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Sound and Fury

All Hail

Everyone who listens to music with any real interest knows the feeling. That sort of fevered, messianic impulse that visits you every couple of years when you listen to something and realize with utter clarity that everyone in the entire world should be listening to this music, immediately and without further delay. And you may be the only one who can tell them before it’s too late. After it’s happened a few times, you learn to distrust your own proclivities. But sometimes you just have to try, because you know that if even one person is struck by the same spirit that has spoken to you, it will have been worth it. So get ready to be preached to.

Radiohead are hardly new kids on the block, so perhaps my obsession needs some explanation. Firstly, I was a late convert; for years I steered clear of them, repulsed by what sounded like endless whiney songs about plastic and supermarkets. “Too long under fluorescent lights,” I thought. “Needs to get out, get laid and stop moping.”

Or perhaps I was put off by the zealous gleam I saw in the eyes of those who told me I “had to hear this song” and threw on “Karma Police.” Prophets have a tough time of it, particularly when they run into rival sects—mine was U2 at the time.

Secondly, Radiohead recently released one of the finest albums of their career. I have never been bitten by classical music the way I am bitten every day by pop music. But in the darkest crannies of my soul I know that classical music has a depth and a complexity to it that pop music, alas, cannot. This is something that rock music snobs try to obscure by knowing tens of thousands of different indie bands, and by endlessly dividing similar guitar music into different categories and genealogies. But for the prophet, there is a simpler solution: just listen to Radiohead whenever feelings of inadequacy start to build up. With a manic, enlightened glint in my eye, I defy anyone to play me five minutes of music with greater depth than “There There” or to find the time signature in “Pyramid Song.”

And finally, I saw them play last Friday. I have been initiated into the cult; I could look around a room and tell who has also seen them play. There would be a secret handshake, or a sigil emblazoned on their forehead, invisible to all those without it and in the shape of that toothy demon from their album art. Because, you see, Radiohead are the best band in the world. And only those of us blessed to have seen them play live truly know it.

Arena shows will kill any mediocre band that ends up playing them. The audience is an opaque mass and the tiny little stick figures with guitars are unable to reach beyond the footlights. But for the best bands, arenas are where they come into their own. On Friday night, the audience as a single body underwent a symbiotic connection to the band, rendering us one being. When Thom Yorke sang “We are accidents / Waiting to happen,” he was singing about all of us there, and we all knew it. When Yorke went ballistic, gyrating around in the stage in a demented head-shaking, knees-up hoedown, we all leapt with him. We the audience were careful not to despoil our sonic umbilical cord by cheering too loudly during songs and were rewarded with a PA that was clearer and crisper than most club shows.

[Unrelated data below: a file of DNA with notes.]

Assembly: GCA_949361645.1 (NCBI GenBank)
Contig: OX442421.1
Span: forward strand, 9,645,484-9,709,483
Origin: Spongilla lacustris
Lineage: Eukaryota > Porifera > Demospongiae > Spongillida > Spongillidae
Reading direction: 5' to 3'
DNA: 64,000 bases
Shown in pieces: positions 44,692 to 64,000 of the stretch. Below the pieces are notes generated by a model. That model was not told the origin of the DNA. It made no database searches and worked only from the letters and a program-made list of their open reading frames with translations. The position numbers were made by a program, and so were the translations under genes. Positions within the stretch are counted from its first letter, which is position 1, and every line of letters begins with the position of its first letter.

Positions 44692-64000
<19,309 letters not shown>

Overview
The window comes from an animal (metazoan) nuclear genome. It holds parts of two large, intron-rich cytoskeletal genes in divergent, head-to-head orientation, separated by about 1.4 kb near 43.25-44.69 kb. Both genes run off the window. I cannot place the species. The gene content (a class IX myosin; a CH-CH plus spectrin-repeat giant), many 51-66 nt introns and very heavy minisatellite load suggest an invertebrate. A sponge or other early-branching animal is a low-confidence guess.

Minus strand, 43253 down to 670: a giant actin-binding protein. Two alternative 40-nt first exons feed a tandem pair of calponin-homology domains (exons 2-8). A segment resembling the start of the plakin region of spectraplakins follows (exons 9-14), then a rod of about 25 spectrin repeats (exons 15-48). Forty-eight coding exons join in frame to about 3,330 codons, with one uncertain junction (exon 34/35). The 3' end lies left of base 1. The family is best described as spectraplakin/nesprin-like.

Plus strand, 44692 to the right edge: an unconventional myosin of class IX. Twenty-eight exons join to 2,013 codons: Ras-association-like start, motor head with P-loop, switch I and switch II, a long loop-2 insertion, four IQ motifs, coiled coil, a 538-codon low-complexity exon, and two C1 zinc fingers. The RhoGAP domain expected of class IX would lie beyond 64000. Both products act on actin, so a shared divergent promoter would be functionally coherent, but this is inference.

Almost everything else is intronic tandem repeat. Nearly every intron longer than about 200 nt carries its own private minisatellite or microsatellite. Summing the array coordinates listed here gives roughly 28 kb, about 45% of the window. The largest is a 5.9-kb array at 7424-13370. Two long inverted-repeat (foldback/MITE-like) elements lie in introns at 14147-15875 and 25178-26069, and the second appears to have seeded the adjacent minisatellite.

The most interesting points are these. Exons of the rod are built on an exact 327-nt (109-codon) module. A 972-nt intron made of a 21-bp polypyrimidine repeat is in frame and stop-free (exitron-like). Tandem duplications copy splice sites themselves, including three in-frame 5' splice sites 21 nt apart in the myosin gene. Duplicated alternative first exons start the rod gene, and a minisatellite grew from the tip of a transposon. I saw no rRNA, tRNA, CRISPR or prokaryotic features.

Yorke himself is a prophetic figure. Listening to him sing, “I wish I was special”, it became hard to imagine how the song had ever made sense before Radiohead’s overwhelming fame. And “No Surprises” sounds like it was written yesterday about today’s America; when Yorke intoned “Bring down the government / They don’t, they don’t speak for us,” the audience roared with cathartic acclaim.

I don’t expect you to convert immediately. It took me about four years. But someday it may happen that the heavens will open, light will stream from the sky and you will realize that Radiohead is the only band in the world worth listening to. Possibly even, it will be another band. And you will remember these words, and gnash your teeth as you realize that you will never be able to make the others see what you mean when you say that this is the greatest music in the world. But look carefully and you may catch that gleam in a stranger’s eye that marks them as one of us.

—Crimson Arts columnist Andrew Iliff can be reached at iliff@fas.harvard.edu.